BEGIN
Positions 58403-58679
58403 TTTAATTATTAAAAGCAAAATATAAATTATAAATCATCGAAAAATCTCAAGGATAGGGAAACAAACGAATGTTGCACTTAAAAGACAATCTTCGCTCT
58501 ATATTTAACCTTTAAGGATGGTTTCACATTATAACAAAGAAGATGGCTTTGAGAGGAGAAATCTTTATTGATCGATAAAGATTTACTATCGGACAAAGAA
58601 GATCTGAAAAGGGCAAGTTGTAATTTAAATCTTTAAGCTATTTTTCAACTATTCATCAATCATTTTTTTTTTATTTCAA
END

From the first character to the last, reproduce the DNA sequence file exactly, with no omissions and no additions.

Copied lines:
Positions 58403-58679
58403 TTTAATTATTAAAAGCAAAATATAAATTATAAATCATCGAAAAATCTCAAGGATAGGGAAACAAACGAATGTTGCACTTAAAAGACAATCTTCGCTCT
58501 ATATTTAACCTTTAAGGATGGTTTCACATTATAACAAAGAAGATGGCTTTGAGAGGAGAAATCTTTATTGATCGATAAAGATTTACTATCGGACAAAGAA
58601 GATCTGAAAAGGGCAAGTTGTAATTTAAATCTTTAAGCTATTTTTCAACTATTCATCAATCATTTTTTTTTTATTTCAA